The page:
11 Then Shechem said to her father and brothers, “Do me this favor, and I will pay whatever you tell me. 12 Ask of me a bride-price ever so high, as well as gifts, and I will pay what you tell me; only give me the maiden for a wife.”

Still, Jacob does not react – his sons do – they come up with a compromise, circumcise your men, and you can join us together.  But the reason they do this is so they are vulnerable – they attack Shechem and Hamor, and destroy them. 

Finally, Jacob speaks – he condemns his sons, but we don’t know what he really thinks because he does not speak.   

Why were Jacob’s sons so sure of what they had to do and he wasn’t? 

At this moment, Jacob was like a Fiddler on the Roof – trying to keep his balance like Tevye.  Right before this episode, we read the story of the unification of Jacob and Esau.  Before they reunite, Jacob wrestles with an angel and gets a new name – Israel – for you have striven with beings divine and human and have prevailed.  This is what Jacob does, he struggles. 

Tradition – Change – two forces that oppose each other – and yet, this is what life is all about. 

In Anita Diamont’s book, the Red Tent, she imagines Dinah not as a victim of rape, but as a Juliet like character who loves the prince of Shechem, her Romeo.  It is a story of a forbidden relationship for the time – but a relationship that their families were trying to navigate.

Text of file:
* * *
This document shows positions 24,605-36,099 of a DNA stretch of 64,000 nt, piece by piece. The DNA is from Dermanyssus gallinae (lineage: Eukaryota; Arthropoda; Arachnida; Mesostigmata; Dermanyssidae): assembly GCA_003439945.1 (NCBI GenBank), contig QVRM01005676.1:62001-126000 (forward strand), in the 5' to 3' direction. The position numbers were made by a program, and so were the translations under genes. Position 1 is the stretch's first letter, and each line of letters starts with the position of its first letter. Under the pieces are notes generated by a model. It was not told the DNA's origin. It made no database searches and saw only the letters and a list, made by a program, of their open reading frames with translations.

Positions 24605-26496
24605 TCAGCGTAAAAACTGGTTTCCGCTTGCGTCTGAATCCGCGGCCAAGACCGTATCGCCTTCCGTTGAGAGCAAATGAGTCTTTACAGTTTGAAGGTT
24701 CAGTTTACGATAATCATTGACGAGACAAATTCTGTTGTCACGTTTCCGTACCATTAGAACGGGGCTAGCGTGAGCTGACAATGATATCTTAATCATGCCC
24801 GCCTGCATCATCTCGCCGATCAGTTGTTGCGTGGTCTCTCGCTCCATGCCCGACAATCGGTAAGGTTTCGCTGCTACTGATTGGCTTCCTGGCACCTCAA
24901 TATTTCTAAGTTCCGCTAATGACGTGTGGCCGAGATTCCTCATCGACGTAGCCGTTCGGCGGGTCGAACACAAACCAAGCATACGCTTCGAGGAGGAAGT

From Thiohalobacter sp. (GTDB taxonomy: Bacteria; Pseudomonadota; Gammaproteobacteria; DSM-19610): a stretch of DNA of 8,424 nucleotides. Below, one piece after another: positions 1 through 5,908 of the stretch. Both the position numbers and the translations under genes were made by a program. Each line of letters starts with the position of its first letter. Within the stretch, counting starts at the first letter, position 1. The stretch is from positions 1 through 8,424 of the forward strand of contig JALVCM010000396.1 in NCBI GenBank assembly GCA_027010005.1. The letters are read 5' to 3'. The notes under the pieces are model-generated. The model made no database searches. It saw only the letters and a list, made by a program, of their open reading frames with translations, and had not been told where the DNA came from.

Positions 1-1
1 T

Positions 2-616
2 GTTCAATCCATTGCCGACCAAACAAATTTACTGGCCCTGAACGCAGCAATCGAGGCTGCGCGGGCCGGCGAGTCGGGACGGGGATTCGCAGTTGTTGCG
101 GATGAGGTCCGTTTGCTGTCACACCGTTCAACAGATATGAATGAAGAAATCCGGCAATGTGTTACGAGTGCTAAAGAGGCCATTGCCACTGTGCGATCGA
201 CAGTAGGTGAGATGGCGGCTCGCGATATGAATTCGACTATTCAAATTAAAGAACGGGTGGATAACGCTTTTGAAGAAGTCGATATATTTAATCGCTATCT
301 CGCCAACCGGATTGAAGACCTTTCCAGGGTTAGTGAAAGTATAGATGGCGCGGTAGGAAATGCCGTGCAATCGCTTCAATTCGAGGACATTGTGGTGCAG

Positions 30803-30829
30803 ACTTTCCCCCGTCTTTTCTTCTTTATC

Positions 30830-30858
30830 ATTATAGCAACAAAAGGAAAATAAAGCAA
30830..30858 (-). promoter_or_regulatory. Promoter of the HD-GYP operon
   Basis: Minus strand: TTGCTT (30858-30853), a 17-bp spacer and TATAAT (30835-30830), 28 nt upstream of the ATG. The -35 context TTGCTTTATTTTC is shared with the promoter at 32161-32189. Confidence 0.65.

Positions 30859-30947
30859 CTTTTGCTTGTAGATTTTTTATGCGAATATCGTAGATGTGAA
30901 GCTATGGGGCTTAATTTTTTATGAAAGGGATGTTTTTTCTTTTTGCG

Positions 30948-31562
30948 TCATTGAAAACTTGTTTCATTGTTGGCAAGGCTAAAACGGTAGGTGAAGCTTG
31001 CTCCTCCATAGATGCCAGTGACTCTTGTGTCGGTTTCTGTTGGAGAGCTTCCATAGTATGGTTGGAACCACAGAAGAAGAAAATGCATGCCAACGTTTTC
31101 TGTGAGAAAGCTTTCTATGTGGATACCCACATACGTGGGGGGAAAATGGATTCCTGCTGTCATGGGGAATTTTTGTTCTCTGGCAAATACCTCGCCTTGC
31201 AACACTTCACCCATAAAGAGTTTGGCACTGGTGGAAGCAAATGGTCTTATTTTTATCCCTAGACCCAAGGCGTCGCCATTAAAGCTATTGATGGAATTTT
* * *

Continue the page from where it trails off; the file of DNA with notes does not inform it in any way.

This is more the world we live in – a world of freedom, and yet, the other side to that coin is responsibility – an imposed restriction. 

We are all Jacob, we are all Tevye – we are all fiddlers on the roof trying to scratch out a pleasant, simple tune without breaking his neck – trying to keep that balance. 

What would Tevye do today if Hava came to him to tell him that she was going to marry someone who wasn’t Jewish?  What would Jacob say if he could finally speak to Dinah?  This is our challenge – to keep tradition, and yet, to bend enough to allow us to live in an open and glorious world. 

We know how Tevye’s story ends.  They are kicked out of Anatevka – Tevye and his family go to New York, Lazer Wolf, whom he finally makes up with moves to Chicago – and they lovingly say – we are going to be neighbors.

But before Tevye leaves, he sees his daughter Hava one last time – the daughter whom he said Kaddish for – and he acknowledges her – and in a way, he accepts her. 

We are all Jacob, we are all Tevye – just Fiddlers on the Roof, trying to keep our balance – this has always been our challenge, but it is also our opportunity.